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Chief of Staff, Shannon Rozner, Discusses Strategic Plan Implementation

Shannon Rozner

In May, Chautauqua Institution’s Board of Trustees approved the 150 Forward strategic plan, a series of objectives and initiatives to launch the Institution into a renewed future.

Central to the implementation of this plan is Shannon Rozner, the Institution’s new chief of staff and first-ever vice president of strategic initiatives. Rozner, a lawyer by trade, will be working with the administration to ensure the plan moves forward as envisioned by the trustees and fellow Chautauquans.

In her first full season at Chautauqua, it’s a big task — she says she’s ready.


What’s your professional background?

I took a little bit of a winding path to get here. My very first job out of college was as a campus minister in suburban Detroit, and I stayed there for four years. Then I went to law school at the University of California, Berkeley, and from there I practiced law at a law firm in D.C. I did securities enforcement law, which was primarily internal investigations of accounting fraud, so my very first case as a new lawyer was working on the WorldCom internal investigation.

After that, I worked for a regulator for a couple of years, until my financial adviser decided to open up his own firm and asked me to come along and help him run it. So I went over and for five years I founded with him, and helped run, a financial planning practice in suburban D.C.


What was your first experience with Chautauqua Institution?

I went to St. Bonaventure University, so my first experience of Chautauqua was back when I was at Bonaventure. A friend of mine, his parents lived here, and I was able to hear about it from him. I served on a committee for students who were getting an honor’s degree — I was the student representative to that committee — and as a thank-you for my service, my professor took my mom and I to see an opera here.

Then I stayed away for far too long and then came back. When Michael Hill became president, he invited my husband and I to come be his guests; we fell in love with it in about the first hour we got here and stayed on for three weeks that summer, three weeks the following summer and then I took the job in January.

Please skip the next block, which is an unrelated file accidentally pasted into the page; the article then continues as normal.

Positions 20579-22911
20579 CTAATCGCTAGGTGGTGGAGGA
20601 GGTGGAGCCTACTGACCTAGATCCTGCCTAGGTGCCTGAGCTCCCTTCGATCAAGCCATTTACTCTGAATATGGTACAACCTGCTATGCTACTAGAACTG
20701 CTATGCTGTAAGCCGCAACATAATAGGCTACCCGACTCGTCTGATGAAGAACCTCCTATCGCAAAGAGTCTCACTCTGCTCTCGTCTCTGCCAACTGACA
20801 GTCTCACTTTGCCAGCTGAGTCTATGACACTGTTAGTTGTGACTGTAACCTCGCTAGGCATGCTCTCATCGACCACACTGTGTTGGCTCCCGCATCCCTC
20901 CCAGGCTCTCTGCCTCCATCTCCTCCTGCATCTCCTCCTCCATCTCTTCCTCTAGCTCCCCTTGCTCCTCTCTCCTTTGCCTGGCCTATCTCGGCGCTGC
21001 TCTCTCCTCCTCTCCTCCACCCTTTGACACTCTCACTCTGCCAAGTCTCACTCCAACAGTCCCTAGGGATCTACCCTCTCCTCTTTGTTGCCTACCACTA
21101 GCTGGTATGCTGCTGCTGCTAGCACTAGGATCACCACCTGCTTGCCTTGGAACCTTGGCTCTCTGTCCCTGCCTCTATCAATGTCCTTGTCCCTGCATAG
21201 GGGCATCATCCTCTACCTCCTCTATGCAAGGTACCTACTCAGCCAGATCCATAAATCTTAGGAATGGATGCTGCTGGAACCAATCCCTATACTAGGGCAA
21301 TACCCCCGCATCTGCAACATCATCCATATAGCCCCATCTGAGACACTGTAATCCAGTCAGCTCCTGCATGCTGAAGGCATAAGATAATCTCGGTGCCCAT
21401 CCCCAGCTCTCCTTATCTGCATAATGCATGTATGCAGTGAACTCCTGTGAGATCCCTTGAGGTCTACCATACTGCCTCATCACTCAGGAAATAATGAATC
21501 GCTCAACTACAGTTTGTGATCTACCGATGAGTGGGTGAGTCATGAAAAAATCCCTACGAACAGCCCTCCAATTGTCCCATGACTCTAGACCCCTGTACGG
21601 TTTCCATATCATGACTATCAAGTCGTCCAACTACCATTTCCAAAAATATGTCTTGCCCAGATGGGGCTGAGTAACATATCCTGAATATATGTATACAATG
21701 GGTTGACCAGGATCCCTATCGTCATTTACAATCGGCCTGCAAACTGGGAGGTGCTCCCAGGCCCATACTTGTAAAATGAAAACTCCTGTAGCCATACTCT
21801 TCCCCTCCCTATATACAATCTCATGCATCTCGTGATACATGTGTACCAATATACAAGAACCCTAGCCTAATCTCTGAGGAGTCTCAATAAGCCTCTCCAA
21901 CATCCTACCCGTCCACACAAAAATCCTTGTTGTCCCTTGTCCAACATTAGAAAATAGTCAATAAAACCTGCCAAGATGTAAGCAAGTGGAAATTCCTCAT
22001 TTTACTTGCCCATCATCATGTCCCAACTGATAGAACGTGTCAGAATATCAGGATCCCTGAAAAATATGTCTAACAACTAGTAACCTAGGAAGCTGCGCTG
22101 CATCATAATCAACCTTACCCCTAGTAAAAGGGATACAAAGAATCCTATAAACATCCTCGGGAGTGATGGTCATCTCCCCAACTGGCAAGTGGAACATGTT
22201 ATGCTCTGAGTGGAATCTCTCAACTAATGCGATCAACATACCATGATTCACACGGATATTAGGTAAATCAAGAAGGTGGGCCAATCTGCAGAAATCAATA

How was the transition to your new job and living at the Institution full-time? Was it difficult coming from a larger, metropolitan city?

No, I love the ability to do my work wherever my work needs me. Sometimes I need to be in the D.C. office because we’re working on building up strategic partnerships as part of our strategic plan … and yet I’m always thrilled to come back here.

I drive — I put an audiobook in and I drive back and forth — and literally, the first moment I see the lake, I can feel myself become calm and full of happiness.

I have two happy places and I’m so lucky to have them.


So you’re spending the off-season in D.C.?

No, I spend most of my time here during the week, and then I drive back there occasionally for work when it needs me.

One of the reasons I’m really proud of the direction we’re going in is because there’s a recognition that we can work wherever the work is. So I would say I spend most weekdays here, on the grounds, and then occasionally I’ll spend a week in D.C.


What gets you out of bed in the morning?

My teammates. I’ve never worked with a better group of people who are smarter, more dedicated, more passionate and more mission-driven. It’s exciting to just be with them and watch their brains and their hearts work.

I’m still in that pinch-me phase. … The mission of this place just speaks to my heart so much. … It’s really hard to articulate how special and fortunate I feel to get to work here. I’m old enough that I’ve seen so many people hate their jobs and still get up and go. I recognize how rare and wonderful it is to work with such amazing people doing such important work around a mission I believe in 110 percent.